Jill Bright, left, with an unidentified colleague.
That would make her more powerful than Vogue editor Anna Wintour, who in this context might best be described as merely the most famous woman at Conde Nast.
Bright became "so powerful, she's scary," as Adweek puts it, via the HR department. Usually, power inside CN accumulates with those who control the ad revenue or the editorial product.
Bright is regarded internally as a potential successor to CEO Chuck Townsend, given that she's been his "consigliere" at the company for many years. Lucia Moses reports:
Bright may be inscrutable, but the question of how someone who's not in a revenue-producing role or advancing a new business model could become so important at the company is one of endless debate inside its walls. When it comes to talk of succession, Bright’s name is mentioned in the same breath as Townsend and family scions Steve and Jonathan Newhouse.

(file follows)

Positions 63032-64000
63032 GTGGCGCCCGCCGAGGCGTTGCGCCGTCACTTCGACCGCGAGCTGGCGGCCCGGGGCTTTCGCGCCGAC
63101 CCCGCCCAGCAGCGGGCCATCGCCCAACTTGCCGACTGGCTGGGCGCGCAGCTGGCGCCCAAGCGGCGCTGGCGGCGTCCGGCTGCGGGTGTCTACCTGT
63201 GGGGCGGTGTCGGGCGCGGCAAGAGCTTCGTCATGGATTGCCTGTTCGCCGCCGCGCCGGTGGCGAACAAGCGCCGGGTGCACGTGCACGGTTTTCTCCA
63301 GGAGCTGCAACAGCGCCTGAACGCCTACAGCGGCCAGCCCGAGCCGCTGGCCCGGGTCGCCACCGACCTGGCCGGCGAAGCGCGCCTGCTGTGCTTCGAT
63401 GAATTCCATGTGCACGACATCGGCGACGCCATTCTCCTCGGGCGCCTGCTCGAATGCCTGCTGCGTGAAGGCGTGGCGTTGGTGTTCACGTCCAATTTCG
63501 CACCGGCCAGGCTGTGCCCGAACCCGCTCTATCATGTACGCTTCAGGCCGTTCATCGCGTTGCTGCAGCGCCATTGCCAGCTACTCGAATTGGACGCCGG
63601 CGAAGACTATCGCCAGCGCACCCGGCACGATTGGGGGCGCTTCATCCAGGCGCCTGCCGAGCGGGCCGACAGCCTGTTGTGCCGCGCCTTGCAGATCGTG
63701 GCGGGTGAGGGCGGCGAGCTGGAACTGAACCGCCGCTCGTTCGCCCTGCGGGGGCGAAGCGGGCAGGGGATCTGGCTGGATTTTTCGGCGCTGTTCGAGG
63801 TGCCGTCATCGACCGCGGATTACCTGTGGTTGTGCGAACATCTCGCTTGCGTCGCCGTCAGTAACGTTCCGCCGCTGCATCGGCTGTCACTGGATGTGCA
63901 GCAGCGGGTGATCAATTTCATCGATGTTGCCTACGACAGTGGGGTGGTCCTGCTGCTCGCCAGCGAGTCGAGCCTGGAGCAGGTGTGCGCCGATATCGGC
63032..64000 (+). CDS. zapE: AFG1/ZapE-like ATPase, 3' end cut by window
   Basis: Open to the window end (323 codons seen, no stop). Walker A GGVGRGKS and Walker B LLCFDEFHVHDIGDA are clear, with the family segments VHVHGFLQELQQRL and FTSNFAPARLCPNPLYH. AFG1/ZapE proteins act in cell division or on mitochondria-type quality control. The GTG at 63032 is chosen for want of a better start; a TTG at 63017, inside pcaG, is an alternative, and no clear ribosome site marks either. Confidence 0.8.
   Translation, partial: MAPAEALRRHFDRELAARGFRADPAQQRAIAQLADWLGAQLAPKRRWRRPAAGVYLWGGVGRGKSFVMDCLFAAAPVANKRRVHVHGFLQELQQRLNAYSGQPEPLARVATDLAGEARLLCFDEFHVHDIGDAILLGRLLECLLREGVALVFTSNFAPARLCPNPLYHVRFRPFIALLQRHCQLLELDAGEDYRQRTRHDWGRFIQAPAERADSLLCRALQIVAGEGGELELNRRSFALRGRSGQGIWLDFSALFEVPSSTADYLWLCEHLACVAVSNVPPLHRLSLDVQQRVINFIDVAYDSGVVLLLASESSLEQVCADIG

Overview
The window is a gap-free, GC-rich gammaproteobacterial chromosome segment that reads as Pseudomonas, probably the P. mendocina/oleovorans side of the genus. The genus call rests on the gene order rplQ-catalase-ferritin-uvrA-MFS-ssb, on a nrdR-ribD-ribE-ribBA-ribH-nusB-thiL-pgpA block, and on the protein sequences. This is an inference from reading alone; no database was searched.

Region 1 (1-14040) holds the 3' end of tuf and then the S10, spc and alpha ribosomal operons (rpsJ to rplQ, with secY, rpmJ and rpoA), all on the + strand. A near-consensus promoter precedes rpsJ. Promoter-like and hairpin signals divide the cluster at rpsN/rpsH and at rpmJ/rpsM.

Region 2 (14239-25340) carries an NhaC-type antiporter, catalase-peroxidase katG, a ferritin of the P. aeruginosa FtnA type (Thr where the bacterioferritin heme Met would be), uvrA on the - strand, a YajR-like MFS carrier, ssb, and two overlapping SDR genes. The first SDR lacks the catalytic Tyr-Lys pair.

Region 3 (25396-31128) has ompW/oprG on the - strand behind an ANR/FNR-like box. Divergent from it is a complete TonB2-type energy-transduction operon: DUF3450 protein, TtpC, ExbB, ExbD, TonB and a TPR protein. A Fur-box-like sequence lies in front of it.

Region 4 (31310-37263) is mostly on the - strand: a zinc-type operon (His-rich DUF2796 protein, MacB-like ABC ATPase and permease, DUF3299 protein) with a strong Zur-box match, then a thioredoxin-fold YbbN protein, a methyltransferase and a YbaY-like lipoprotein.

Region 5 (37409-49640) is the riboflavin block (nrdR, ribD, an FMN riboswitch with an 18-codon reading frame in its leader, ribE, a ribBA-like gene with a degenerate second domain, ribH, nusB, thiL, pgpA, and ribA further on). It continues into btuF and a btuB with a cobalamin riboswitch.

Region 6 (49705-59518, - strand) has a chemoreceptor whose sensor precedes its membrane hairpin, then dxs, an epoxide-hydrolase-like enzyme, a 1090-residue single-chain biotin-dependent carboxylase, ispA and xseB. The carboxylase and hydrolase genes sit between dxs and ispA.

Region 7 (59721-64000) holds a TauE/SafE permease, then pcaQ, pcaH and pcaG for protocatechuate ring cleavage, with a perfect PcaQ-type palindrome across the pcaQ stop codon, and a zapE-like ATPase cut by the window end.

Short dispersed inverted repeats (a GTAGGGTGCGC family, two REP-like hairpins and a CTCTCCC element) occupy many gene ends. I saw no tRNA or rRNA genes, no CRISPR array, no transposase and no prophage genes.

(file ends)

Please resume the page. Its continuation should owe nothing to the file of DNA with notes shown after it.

Adweek makes her sound like a character from the movie "The Devil Wore Prada," imperious and distant:
She’s known for not returning emails. ... Said [a] sales-side exec, “... The only Achilles heel she has is, she operates in the shadows.”
And she's a full-on corporate soldier:
When asked at one point about her identity as a minority woman at the company (Bright is African-American), she claimed not to think about it, saying, "I don't think of myself, so I don’t really think other people might think about it. I think I’m very Condé Nast."
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